KMXL-FM/KDMO-AM: Small Town, Big Ideas


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An AM/FM pair in southwest Missouri rebuilds right

The KDMO-AM control room

The KDMO-AM control room


Life in a small town is different than in a big city. There's a strong sense of community, and that community can become almost an extended family through its radio stations. This is what I saw when I visited adult hits KMXL-FM and adult standards KDMO-AM in Carthage, MO. Co-owned since the FM signed on in 1972, the two stations have a strong presence in the Joplin market and compete against several dozen other stations.

KDMO signed on in the 1940s. Current owner Ron Petersen Sr. bought it from his mother a few years after she purchased it in 1962. In 1979, the stations moved to their current studio location in Carthage. In 1989, the station moved its transmitters to a site about three miles west of the studio.

After 31 years, the studios were ready for an update. Small upgrades were made over time, but the aging Autogram consoles and years of wiring updates had seen their better years. For the owner, a complete infrastructure rebuild made the most sense. The owner's son and station manager, Ron Petersen Jr., began working with station Chief Engineer (and AM morning man) Glen Rowe and contract engineer Lee Wheeler to lay the plans for a rebuild.

The KMXL-FM studio is the same as the production and AM studios, with the addition of a reel-to-reel.

The KMXL-FM studio is the same as the production and AM studios, with the addition of a reel-to-reel.


First steps

The first upgrade was made in 2009 when the stations replaced the Broadcast Electronics AV100 automation with Audiovault Express. In February 2010, the heavy work on refurbishing the studios began. The biggest change for the stations was to migrate to a networked audio infrastructure. To do this, the Wheatstone Evolution series E-4 consoles and WheatNet-IP blades were chosen as the backbone. In addition, new Vorsis M1 mic processors, Heil PR40 mics and Designcraft furniture were purchased.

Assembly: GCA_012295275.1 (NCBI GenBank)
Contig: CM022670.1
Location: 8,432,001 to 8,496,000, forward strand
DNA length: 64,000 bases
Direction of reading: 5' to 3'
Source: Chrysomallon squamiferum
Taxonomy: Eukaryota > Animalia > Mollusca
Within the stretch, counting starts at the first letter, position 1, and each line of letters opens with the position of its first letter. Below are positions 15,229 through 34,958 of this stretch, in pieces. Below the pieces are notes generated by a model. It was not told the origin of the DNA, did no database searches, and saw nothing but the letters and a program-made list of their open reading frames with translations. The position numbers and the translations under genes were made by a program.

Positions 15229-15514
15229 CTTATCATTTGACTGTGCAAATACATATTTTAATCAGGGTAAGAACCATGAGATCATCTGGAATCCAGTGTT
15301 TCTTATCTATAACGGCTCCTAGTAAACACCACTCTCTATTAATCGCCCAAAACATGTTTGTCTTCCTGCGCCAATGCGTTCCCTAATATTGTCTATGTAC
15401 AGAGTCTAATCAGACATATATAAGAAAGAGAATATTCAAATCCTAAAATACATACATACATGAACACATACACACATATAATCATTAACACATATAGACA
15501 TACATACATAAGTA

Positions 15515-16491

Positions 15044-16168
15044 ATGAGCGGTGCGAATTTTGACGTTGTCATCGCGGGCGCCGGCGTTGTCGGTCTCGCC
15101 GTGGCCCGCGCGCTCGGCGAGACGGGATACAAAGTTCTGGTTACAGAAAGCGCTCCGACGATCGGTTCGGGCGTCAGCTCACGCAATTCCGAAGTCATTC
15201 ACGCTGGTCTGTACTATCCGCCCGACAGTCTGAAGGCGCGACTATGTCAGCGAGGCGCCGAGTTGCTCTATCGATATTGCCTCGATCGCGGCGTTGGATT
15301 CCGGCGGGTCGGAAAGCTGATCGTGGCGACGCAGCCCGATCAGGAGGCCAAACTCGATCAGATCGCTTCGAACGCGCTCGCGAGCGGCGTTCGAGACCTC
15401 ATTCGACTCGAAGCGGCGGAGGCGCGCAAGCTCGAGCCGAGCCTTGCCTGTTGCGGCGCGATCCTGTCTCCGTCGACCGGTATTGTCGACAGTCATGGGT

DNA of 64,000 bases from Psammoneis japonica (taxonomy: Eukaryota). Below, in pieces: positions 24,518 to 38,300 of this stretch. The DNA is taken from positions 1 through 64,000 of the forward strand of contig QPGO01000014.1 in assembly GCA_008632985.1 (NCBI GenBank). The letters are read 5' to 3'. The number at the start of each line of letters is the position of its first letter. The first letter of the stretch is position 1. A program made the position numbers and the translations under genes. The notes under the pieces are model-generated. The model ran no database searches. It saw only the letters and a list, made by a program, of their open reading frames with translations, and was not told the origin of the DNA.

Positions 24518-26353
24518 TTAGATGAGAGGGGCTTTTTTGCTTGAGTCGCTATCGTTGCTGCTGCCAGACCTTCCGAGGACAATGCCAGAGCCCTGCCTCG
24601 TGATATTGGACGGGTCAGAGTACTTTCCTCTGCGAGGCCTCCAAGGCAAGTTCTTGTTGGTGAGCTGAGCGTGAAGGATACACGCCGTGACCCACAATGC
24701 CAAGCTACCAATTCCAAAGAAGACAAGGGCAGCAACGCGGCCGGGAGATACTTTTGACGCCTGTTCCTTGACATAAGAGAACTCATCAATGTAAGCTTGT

Because this was an in-place upgrade, the old studios would be shuffled while new studios were built. It seems the old consoles knew their retirement was imminent because the number of equipment problems increased as the project unfolded. From February to June, the two stations stayed on the air without interruption. To start, the FM was put on the air from the production studio. The FM studio (in the middle of the three) was rebuilt. Once the FM was completed, the AM moved to the new FM studio so the AM studio could be rebuilt. Once the AM studio was finished, the AM moved home, the FM moved to its new home and then the production studio was rebuilt.

Except for an added mic, the production studio is identical to the AM studio.

Except for an added mic, the production studio is identical to the AM studio.


The old system of switching studios with Bud box-mounted switches was slowly replaced by mouse clicks. The WheatNet-IP Navigator software sets up the audio routing paths and now makes it very simple to switch studios and feeds when unique changes are required.

The original design layout from 1979 had each studio acting as a separate island. STL transmitters and other equipment were located in individual studios. While the two-station combo didn't require a dedicated master control, one rack was placed in the AM studio, which is slightly larger than the other two. This rack houses the STLs, some processing, modulation monitor and some switching equipment for the operation.

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